I wished that I had some support or someone to talk to like Nacoa when I was going through all this as a child.

As I got older I promised myself that I would escape and get away from the unhappiness but drinking finally caught up with both my parents through alcohol induced injuries. My mom fell and broke her hip and my dad fell down the stairs, fracturing his neck and back. This meant he couldn’t work again, he loved his job and with him restricted to the house, it only made him drink more. I still don’t know why to this day but I stuck around and became a carer for the both whilst working a full time job. My mom went down to just under 6 stone and has had another few falls since and 2 further hip ops. My dad now has a condition where he cannot eat. He is tube fed through his stomach every night. All caused by drinking. They have wasted their lives. Mom finally gave up drinking a couple of years ago and with much care and attention I managed to get her weight up to 9 stone and our relationship has never been so good. Whilst I never fully escaped I made sure I did as much as I could for myself. I travelled the world for 4 months in 2008 and have been on lots of adventures since then, experienced so much and made lots of great memories, ones I’ll never want to block out. I wanted to share my story in the hope it would help or reach out to someone. Someone that could relate to what I went through but also to show that I came out of it ok. I think I’m the person I am now because of it all. I realised that there is an escape. I hope that Nacoa grows, is able to reach out to more children so people have a wider awareness of the effects of alcoholism.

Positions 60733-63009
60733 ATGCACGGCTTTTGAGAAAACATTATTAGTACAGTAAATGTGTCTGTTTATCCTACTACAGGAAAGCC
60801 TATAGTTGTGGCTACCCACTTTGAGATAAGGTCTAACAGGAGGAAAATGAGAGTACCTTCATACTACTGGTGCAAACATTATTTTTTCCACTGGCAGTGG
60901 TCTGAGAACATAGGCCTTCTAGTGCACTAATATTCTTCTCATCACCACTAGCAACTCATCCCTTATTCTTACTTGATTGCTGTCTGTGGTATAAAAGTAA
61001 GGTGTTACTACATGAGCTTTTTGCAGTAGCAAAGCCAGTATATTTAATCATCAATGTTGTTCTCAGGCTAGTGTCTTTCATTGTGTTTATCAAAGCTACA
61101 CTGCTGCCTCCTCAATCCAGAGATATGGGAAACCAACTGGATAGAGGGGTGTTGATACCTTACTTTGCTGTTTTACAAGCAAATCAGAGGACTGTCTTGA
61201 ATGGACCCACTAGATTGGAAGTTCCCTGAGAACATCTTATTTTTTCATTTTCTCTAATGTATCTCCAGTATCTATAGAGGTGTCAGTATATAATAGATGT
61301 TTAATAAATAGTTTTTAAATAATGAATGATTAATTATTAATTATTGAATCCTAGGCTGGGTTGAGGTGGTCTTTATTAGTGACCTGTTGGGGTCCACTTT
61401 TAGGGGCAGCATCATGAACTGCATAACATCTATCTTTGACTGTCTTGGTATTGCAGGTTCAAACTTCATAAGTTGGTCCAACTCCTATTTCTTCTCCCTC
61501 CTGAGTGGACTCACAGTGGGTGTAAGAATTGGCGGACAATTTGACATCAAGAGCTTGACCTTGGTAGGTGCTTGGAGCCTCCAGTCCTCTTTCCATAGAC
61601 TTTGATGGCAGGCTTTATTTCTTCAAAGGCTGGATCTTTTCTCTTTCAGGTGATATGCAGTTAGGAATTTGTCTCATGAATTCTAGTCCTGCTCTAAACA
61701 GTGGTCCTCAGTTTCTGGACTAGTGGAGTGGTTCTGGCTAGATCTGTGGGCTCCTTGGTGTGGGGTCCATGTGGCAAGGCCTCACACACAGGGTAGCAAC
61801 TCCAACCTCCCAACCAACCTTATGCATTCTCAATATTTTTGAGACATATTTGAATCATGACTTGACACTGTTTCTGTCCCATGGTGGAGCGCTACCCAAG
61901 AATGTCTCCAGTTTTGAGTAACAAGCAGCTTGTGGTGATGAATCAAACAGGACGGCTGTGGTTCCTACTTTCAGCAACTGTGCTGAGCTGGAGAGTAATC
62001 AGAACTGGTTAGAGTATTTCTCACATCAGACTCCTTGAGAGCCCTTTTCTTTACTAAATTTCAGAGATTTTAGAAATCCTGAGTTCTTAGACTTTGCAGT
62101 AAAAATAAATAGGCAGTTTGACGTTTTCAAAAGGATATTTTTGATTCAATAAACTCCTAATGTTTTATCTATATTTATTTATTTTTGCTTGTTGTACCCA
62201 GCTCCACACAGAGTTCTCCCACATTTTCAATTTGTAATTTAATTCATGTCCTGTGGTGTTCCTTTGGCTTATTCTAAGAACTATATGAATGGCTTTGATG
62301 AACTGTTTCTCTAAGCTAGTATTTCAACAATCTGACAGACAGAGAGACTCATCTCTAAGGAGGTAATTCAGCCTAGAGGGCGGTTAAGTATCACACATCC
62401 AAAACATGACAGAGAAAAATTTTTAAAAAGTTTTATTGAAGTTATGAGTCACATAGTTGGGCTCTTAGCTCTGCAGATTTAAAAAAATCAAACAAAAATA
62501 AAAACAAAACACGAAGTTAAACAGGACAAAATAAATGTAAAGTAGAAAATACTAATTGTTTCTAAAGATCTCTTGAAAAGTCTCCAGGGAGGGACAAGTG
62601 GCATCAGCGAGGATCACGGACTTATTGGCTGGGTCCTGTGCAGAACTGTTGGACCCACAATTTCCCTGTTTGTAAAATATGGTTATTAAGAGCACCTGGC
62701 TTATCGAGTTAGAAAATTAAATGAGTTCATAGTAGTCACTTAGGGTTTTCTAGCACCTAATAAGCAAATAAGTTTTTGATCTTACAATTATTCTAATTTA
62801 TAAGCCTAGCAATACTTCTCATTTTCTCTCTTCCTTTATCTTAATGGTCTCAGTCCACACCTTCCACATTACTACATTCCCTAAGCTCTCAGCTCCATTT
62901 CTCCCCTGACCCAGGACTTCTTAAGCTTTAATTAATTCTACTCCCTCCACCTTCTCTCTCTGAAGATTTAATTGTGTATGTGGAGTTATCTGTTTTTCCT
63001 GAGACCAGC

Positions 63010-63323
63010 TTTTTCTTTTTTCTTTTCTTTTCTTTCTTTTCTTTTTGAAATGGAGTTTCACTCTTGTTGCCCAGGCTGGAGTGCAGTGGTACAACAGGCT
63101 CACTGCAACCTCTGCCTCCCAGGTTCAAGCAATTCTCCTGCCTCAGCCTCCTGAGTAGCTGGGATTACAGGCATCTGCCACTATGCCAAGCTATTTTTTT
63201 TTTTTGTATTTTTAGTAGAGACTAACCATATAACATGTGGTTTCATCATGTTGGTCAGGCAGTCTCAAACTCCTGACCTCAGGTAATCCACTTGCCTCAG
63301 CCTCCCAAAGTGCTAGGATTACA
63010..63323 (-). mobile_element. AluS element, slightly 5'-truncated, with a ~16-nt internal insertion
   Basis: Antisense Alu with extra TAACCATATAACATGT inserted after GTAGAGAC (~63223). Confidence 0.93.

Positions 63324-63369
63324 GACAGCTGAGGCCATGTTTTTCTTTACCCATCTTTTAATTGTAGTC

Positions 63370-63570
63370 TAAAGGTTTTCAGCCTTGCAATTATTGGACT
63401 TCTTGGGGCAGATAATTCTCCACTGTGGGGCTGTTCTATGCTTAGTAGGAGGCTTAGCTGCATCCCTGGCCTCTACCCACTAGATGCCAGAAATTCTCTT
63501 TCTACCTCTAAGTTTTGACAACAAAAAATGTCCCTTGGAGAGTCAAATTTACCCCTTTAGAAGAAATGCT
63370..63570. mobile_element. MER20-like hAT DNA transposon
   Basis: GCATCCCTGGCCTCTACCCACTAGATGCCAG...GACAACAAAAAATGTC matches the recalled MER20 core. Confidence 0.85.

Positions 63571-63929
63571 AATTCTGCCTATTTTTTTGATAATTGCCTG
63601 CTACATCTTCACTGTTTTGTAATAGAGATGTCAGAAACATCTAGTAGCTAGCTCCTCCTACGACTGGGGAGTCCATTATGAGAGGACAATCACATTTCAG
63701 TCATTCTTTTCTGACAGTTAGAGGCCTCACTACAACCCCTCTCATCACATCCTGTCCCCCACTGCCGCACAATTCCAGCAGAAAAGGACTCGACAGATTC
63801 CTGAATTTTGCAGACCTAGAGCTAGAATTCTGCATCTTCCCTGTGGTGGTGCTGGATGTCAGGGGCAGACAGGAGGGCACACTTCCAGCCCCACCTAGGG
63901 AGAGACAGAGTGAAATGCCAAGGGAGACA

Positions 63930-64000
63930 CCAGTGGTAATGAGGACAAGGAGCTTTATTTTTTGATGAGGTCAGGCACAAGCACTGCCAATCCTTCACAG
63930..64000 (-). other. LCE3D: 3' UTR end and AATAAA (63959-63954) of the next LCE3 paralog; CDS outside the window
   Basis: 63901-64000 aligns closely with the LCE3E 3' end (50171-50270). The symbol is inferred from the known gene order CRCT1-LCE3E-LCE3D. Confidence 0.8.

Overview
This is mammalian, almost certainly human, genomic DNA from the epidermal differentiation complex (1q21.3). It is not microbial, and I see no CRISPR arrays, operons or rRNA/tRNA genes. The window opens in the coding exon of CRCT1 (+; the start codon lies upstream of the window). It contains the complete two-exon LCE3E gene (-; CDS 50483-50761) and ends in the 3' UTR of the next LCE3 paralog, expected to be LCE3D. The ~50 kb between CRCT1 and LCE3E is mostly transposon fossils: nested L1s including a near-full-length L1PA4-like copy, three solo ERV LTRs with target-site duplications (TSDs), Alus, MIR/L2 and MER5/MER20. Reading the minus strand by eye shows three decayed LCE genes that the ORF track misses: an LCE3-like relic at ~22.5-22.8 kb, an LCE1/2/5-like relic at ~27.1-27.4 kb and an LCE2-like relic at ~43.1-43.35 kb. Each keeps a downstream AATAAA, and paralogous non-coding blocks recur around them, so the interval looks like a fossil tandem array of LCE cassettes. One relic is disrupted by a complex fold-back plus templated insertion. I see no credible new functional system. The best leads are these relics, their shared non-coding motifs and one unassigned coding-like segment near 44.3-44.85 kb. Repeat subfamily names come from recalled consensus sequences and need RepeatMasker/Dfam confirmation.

This post was written anonymously, but offers huge hope. If you feel affected by what you have read then Nacoa is here for you.

Coaisathing is happy to share anything that you feel you may want to put out there as the child of an alcoholic, just contact here.